Matthew Henry once wrote, “The gospel salvation is a common salvation, that is, in a most sincere offer and tender of it to all mankind to whom the notice of it reaches… Whoever will may come and drink of the water of life freely, Rev. 22:17. The application of it is made to all believers, and only to such; it is made to the weak as well as to the strong.”

We share a common salvation for the redeemed have “one body and one spirit – just as you were called to the one hope that belongs to your call – one Lord, one faith, one baptism, one God and Father of all, who is over all and through all and in all” (Eph 4:4-7).

Jude could not write at length about this because he had to address a false gospel that had crept into the church, threatening the very heart of that common salvation. It is pure speculation what he might have said, but we can see from other letters what he might have included.

Philippians 4:4–7 “Rejoice in the Lord always; again I will say, rejoice. Let your reasonableness be known to everyone. The Lord is at hand; do not be anxious about anything, but in everything by prayer and supplication with thanksgiving let your requests be made known to God. And the peace of God, which surpasses all understanding, will guard your hearts and your minds in Christ Jesus.”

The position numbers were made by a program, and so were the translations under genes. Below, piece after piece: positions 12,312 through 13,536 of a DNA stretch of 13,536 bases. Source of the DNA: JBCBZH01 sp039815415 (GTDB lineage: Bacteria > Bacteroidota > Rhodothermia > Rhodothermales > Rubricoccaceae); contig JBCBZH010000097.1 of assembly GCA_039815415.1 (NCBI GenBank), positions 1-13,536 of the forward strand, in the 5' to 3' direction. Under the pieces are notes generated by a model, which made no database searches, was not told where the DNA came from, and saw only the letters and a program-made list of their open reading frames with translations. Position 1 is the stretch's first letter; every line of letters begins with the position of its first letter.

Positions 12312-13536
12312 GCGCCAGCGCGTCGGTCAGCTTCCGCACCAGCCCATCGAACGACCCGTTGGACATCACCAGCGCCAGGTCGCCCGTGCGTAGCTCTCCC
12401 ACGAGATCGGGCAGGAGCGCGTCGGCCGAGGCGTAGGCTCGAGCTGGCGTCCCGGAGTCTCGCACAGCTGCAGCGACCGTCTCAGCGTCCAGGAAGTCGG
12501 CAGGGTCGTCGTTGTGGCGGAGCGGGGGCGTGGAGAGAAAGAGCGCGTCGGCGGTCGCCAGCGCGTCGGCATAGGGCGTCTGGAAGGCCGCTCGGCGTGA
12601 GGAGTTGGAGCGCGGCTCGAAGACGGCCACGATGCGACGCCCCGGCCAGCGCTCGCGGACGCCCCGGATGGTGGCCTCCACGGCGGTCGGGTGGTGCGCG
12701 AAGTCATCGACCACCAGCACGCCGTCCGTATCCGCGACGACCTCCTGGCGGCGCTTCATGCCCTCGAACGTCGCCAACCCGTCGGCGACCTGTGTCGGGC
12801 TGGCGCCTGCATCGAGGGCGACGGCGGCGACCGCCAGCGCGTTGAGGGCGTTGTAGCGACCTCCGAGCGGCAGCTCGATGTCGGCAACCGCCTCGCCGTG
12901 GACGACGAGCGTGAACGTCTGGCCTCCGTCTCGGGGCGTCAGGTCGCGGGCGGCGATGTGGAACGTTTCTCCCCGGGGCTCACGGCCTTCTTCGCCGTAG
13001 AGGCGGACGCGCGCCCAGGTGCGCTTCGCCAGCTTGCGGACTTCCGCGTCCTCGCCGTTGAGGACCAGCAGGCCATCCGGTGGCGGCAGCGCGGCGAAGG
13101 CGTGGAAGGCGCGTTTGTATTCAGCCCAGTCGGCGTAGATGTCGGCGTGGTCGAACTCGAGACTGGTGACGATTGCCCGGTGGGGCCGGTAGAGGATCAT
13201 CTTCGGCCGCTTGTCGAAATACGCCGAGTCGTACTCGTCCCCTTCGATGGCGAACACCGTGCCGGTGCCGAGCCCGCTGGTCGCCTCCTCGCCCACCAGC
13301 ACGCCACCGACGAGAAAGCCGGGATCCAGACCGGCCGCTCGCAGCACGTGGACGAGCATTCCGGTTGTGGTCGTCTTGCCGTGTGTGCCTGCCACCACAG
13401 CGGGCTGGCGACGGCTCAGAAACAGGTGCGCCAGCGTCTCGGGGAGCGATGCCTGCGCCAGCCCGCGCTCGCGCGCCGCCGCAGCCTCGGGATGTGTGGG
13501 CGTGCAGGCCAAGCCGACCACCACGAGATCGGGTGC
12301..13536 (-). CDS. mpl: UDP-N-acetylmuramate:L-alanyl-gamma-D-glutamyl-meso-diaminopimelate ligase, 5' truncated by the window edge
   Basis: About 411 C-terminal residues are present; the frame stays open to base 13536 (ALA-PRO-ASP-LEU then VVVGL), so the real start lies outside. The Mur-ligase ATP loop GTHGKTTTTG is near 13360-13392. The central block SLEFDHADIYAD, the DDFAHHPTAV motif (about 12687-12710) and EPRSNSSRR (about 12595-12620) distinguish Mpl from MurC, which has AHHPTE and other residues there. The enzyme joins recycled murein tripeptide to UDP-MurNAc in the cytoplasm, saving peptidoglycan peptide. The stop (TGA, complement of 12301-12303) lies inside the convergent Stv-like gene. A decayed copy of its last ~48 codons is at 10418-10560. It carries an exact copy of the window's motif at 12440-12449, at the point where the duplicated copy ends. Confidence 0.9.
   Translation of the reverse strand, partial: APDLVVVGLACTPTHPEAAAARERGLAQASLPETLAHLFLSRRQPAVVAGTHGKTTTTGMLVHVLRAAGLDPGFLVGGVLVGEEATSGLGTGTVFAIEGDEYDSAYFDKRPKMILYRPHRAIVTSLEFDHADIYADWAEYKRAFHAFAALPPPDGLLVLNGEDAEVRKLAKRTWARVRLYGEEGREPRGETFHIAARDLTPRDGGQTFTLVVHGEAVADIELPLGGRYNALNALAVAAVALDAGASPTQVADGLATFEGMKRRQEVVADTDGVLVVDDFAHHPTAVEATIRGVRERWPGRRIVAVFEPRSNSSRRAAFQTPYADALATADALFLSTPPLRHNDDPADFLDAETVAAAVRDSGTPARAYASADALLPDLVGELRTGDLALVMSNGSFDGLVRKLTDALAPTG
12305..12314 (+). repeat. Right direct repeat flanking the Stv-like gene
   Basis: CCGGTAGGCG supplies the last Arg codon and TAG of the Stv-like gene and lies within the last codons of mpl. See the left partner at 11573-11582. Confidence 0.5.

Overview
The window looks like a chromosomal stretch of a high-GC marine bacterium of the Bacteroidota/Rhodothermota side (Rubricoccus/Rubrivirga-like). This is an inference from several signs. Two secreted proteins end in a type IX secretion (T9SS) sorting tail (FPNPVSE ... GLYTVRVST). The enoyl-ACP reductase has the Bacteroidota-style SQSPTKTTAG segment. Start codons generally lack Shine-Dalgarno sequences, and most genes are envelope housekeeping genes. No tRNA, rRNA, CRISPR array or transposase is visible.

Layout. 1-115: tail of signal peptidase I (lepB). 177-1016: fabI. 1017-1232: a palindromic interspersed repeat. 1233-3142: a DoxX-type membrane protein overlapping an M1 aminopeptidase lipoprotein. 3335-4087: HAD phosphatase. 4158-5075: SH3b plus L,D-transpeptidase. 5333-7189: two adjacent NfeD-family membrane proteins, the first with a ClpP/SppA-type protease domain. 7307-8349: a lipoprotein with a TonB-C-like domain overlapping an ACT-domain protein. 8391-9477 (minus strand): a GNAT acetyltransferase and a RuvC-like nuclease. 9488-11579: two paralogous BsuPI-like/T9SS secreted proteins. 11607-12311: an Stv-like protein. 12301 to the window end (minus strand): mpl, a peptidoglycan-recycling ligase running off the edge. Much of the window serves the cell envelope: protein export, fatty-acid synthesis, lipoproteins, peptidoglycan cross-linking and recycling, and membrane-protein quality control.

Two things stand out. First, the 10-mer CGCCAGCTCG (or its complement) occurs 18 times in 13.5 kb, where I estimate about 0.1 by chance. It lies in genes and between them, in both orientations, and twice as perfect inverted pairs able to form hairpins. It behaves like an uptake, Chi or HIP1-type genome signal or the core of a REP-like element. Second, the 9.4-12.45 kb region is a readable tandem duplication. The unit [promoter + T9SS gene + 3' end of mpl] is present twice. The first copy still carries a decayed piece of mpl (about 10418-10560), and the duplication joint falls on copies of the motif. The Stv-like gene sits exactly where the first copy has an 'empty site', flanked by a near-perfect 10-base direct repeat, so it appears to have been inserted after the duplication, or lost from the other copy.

Romans 12:9–13 “Let love be genuine. Abhor what is evil; hold fast to what is good. Love one another with brotherly affection. Outdo one another in showing honor. Do not be slothful in zeal, be fervent in spirit, serve the Lord. Rejoice in hope, be patient in tribulation, be constant in prayer. Contribute to the needs of the saints and seek to show hospitality.”

Romans 15:7 “Therefore welcome one another as Christ has welcomed you, for the glory of God.”

Hebrews 10:23–25 “Let us hold fast the confession of our hope without wavering, for he who promised is faithful. And let us consider how to stir up one another to love and good works, not neglecting to meet together, as is the habit of some, but encouraging one another, and all the more as you see the Day drawing near.”

Ephesians 5:1–2, 21 “Therefore be imitators of God, as beloved children. And walk in love, as Christ loved us and gave himself up for us, a fragrant offering and sacrifice to God… submitting to one another out of reverence for Christ.”

Colossians 3:12–17 “Put on then, as God’s chosen ones, holy and beloved, compassionate hearts, kindness, humility, meekness, and patience, bearing with one another and, if one has a complaint against another, forgiving each other; as the Lord has forgiven you, so you also must forgive. And above all these put on love, which binds everything together in perfect harmony. And let the peace of Christ rule in your hearts, to which indeed you were called in one body. And be thankful. Let the word of Christ dwell in you richly, teaching and admonishing one another in all wisdom, singing psalms and hymns and spiritual songs, with thankfulness in your hearts to God. And whatever you do, in word or deed, do everything in the name of the Lord Jesus, giving thanks to God the Father through him.”